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By Steve Birr
A U.S. Coast Guard vessel returned from a drug interdiction mission with a massive haul Sunday, seizing a total of 4,000 pounds of Colombian cocaine.
The Coast Guard cutter Stratton, which was on a nearly 100-day mission patrolling the eastern Pacific Ocean off the coast of South America, returned to the Port of Alameda Sunday in California with the massive drug haul. The crew of the Stratton made multiple interdictions, employing the use of an eight-foot ScanEagle surveillance drone to catch smugglers by surprise, reports CBS San Francisco.
Officials estimated the 4,000 pounds of seized cocaine carries a street value of more than $55 million.
“The intent is for the Coast Guard to push our borders offshore, get down south where the cocaine comes out of Colombia…out of the jungle…so it never has a chance to get close to the border,” Capt. Nate Moore, the Stratton’s commanding officer, told CBS San Francisco.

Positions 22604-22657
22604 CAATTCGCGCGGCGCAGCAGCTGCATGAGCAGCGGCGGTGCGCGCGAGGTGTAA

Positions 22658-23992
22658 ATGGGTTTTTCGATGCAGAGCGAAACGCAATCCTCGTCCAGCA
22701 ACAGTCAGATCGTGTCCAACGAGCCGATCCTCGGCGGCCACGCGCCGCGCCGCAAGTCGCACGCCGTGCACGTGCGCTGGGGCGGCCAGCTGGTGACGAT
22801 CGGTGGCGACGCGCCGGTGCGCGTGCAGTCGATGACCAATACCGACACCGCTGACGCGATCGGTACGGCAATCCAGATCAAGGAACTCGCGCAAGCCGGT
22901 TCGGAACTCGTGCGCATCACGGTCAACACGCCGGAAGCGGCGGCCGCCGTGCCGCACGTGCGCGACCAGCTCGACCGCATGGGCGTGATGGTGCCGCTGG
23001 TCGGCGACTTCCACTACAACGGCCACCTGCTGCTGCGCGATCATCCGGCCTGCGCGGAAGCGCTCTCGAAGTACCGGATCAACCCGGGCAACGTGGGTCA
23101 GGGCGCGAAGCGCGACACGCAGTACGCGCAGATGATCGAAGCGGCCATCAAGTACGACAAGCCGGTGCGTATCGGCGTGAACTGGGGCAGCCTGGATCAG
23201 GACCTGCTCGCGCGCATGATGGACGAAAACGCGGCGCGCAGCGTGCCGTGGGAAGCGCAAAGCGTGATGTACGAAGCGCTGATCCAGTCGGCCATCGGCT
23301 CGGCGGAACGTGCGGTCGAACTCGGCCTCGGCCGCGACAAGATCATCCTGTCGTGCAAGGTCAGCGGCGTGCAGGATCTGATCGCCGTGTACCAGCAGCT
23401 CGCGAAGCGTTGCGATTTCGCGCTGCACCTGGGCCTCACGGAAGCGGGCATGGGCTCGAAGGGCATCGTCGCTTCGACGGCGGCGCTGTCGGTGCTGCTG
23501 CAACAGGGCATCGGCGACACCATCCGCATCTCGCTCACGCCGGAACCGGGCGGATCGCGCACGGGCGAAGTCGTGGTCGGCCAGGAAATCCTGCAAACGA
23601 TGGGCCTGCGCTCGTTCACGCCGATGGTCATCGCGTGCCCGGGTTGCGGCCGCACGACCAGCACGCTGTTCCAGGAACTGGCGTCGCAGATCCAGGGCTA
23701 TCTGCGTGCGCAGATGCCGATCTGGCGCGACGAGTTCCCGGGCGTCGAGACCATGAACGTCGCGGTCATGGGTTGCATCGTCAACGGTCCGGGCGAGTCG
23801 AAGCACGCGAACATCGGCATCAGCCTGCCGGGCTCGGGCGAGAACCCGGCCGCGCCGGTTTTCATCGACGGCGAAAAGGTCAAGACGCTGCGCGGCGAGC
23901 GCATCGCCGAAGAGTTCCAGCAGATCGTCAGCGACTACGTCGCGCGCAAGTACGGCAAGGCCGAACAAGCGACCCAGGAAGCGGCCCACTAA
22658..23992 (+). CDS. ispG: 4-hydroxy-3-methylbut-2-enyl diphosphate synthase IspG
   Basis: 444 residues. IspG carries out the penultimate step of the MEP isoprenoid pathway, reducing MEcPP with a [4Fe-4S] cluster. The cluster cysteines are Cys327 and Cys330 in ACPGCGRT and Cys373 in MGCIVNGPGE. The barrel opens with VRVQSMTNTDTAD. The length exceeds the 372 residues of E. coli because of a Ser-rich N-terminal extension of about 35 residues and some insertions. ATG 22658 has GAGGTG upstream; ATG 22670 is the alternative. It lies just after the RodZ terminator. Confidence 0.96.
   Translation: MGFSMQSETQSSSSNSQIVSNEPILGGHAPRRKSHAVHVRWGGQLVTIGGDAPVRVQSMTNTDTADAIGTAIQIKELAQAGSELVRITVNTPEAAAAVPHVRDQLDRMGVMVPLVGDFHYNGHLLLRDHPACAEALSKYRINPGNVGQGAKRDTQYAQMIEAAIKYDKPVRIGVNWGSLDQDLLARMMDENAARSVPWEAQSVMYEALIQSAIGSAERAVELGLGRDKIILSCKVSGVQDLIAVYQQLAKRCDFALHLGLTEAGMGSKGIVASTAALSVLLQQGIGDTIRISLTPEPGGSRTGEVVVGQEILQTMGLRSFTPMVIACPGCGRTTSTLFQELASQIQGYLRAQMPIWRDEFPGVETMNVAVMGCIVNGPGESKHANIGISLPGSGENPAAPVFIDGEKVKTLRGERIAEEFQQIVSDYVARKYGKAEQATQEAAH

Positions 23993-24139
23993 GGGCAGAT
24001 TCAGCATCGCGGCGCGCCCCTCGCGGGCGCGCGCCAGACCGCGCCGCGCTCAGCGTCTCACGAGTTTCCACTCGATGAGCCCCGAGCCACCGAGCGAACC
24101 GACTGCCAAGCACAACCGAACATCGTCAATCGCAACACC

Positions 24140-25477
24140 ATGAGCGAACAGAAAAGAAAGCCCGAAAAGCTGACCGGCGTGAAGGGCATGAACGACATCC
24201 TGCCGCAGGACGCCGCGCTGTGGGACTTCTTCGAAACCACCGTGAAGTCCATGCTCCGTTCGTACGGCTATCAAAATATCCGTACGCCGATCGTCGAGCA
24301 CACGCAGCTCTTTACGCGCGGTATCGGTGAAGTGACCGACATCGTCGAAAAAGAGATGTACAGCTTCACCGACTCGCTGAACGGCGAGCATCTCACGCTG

Crew of the Stratton noted drug smugglers are constantly shifting their tactics in an effort to outsmart U.S. military technology. They credit the diligence of those aboard for the success of the mission. Officials said the ScanEagle drone is particularly effective and nearly impossible for smugglers to detect.
“We’re working in an area about the size of the United States of America, trying to find small 30 foot long speedboats that are trying to not be found,” Commander Matt Waldron, executive officer, told CBS San Francisco.
The seizure is the latest bust by U.S. authorities of smugglers trafficking narcotics on the seas. The Coast Guard seized nearly half a billion dollars of cocaine during a series of drug busts in the Pacific Ocean targeting smuggling routes over a 26-day period, returning to port March 28.
Officials with the U.S. Coast Guard Cutter James interdicted 17 drug smuggling vessels traveling in the eastern Pacific along the coasts of Central and South America, seizing roughly 16 tons of cocaine. Five of the searches were conducted by the Coast Guard’s helicopter interdiction squad, which alone seized 5.19 tons of the total load.
“With this ship, we’re capable of owning the night,” James’ Captain Mark Fedor told CBS Miami. “They’re just not carrying cocaine. They’re delivering violence, corruption, and instability to a part of the world – the Western Hemisphere – that just can’t afford it.”